Information about the Bird Andean Guan
The Andean guan (Penelope montagnii) is a gamefowl species of the family Cracidae, in which it belongs to the guan subfamily Penelopinae. This bird occurs in the highlands (5,000ft/1,500 m ASL and higher) of the Andes, from Venezuela and Colombia through Ecuador and Peru south to Bolivia and perhaps northwesternmost Argentina.
These are medium-sized birds, measuring about 40-58 centimetres (16-23in) in length and weighing about 500-840grams (1.1-1.8lbs). They are long-bodied with thin necks and small heads, and similar in shape to turkeys but more slender and elegant. The plumage is overall brown with whitish edging to the feathers of the head, neck and chest. It has a red dewlap and reddish legs.
In the Conover Collection of the Field Museum, there is a hypopigmented female specimen of the subspecies atrogularis taken December 20, 1929 at Pucar (west Ecuador). The forehead, chin and upper throat retain the normal color and the hind part of the body is faintly barred pinkish-buff; otherwise the plumage is white. The iris color was not recorded, making it tough to determine whether this is a case of albinism or leucism. Leucism is more frequently seen in birds - particularly in such pronounced cases -, and hypopigmented cracids are rare in the first place. This particular bird has abraded feathers; prior to its death it seems to have been held in a cage for some time, presumably to show off such a rare specimen.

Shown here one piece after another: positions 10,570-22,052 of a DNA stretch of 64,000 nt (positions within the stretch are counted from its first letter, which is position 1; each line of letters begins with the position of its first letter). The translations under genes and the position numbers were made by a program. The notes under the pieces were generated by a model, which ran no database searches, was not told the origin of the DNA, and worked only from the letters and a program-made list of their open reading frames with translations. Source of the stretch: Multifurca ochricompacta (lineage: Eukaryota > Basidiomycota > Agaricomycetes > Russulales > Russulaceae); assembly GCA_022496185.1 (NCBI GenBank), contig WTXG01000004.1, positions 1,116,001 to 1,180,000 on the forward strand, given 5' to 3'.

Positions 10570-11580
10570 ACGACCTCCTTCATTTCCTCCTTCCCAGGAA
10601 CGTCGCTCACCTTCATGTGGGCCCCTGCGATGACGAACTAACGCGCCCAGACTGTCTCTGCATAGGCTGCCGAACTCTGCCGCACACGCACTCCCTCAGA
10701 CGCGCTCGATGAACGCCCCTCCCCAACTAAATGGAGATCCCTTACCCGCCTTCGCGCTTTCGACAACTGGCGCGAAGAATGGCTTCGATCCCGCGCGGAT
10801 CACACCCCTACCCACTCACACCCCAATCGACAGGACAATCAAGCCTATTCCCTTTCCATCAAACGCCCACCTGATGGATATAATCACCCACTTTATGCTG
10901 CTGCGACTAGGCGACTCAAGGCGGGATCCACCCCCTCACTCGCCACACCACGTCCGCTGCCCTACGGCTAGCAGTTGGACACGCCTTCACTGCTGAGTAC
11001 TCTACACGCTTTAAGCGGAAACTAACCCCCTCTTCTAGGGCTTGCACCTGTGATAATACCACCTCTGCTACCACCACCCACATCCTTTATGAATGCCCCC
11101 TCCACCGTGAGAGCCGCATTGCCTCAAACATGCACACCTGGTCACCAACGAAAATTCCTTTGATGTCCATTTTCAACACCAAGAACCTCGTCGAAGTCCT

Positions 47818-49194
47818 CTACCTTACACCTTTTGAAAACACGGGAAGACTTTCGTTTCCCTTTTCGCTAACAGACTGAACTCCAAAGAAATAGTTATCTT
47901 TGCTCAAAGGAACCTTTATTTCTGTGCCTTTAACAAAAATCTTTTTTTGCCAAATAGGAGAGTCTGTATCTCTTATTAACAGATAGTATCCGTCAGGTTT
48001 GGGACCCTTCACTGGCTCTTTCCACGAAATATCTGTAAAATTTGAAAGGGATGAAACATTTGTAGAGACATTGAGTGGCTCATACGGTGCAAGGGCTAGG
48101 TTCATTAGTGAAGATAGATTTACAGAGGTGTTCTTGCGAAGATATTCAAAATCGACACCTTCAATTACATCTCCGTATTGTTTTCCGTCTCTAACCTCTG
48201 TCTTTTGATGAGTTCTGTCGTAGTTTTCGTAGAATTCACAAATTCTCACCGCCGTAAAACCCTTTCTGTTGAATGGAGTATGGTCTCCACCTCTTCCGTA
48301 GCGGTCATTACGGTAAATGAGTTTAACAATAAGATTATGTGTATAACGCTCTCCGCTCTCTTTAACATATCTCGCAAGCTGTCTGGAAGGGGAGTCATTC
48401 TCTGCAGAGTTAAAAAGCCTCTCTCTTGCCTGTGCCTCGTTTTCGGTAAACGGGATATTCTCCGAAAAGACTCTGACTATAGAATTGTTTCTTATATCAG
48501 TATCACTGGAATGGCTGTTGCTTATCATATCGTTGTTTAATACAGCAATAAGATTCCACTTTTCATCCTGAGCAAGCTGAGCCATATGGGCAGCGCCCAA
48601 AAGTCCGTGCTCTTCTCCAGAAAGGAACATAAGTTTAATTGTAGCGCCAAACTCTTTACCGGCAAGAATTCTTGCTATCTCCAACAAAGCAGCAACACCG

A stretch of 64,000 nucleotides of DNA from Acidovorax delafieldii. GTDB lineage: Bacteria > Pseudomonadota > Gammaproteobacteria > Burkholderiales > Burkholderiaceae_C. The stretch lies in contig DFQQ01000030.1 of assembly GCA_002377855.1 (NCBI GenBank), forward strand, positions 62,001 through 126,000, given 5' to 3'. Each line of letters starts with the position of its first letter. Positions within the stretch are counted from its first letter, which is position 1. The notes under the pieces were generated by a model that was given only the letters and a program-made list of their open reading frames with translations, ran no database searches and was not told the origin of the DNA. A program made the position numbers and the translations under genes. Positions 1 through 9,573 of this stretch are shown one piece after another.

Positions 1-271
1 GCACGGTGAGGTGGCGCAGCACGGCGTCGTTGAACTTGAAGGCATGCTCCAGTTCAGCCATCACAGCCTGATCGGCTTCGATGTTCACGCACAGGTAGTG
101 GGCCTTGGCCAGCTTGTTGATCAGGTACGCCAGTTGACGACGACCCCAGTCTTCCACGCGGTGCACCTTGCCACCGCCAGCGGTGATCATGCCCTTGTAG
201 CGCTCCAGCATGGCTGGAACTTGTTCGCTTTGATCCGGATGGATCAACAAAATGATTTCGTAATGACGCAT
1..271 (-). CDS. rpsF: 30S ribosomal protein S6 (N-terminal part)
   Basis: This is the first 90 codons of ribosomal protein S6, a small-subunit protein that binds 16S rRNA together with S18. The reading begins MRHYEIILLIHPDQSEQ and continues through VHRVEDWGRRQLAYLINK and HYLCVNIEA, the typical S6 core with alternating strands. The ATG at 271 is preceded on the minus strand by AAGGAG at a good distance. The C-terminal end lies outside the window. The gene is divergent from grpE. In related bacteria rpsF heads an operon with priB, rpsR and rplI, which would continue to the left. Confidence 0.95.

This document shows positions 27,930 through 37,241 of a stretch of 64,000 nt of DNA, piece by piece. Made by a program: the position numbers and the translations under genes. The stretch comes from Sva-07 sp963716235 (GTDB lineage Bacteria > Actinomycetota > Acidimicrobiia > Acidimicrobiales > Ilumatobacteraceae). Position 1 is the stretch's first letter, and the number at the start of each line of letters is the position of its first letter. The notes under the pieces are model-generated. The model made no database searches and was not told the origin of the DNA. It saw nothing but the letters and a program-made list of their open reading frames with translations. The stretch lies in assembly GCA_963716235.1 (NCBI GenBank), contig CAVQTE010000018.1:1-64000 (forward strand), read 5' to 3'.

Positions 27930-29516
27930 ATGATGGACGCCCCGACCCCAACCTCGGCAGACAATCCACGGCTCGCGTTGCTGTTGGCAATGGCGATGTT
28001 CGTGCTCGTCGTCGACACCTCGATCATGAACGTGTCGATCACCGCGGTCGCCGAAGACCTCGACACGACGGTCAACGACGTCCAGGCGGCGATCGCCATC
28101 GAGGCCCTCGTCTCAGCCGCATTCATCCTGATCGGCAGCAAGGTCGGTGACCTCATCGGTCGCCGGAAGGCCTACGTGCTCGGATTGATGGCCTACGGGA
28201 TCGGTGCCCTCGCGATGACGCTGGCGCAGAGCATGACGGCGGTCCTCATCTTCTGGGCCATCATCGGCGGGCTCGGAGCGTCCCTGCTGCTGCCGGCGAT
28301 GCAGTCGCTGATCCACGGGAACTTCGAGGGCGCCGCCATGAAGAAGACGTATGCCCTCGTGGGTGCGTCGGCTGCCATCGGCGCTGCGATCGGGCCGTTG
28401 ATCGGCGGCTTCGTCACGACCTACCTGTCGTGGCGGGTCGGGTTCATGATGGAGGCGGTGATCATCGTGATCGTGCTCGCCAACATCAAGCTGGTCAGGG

They are inhabitants of cloud forest; the sightings of this cracid are often associated to the migrations of army ants which the bird usually follows. The nest is built in a tree, with single egg each mating season. Two adults with a young were observed in Ecuador in late June.
Three of four birds of the nominate subspecies, collected on May 29 at the Balcones River near Guasca, were molting their tails. The tail molt starts at the outside and progresses inward, with the old rectrices being shed in alternating pairs.
It is affected by habitat destruction, apparently unable to cope with deforestation, and also hunted for food. However, the Andean guan has a vast range and is thus not globally threatened.
Given its altitudinal range, it might be affected by habitat fragmentation in the long term. There is little data on its overall population, but it occurs in several protected areas in its range. For example, it can be found in the Cocora valley in Quindo Department and the Quimbaya protected forest in Risaralda Department of Colombia, and the Yanacocha Reserve of Ecuador.
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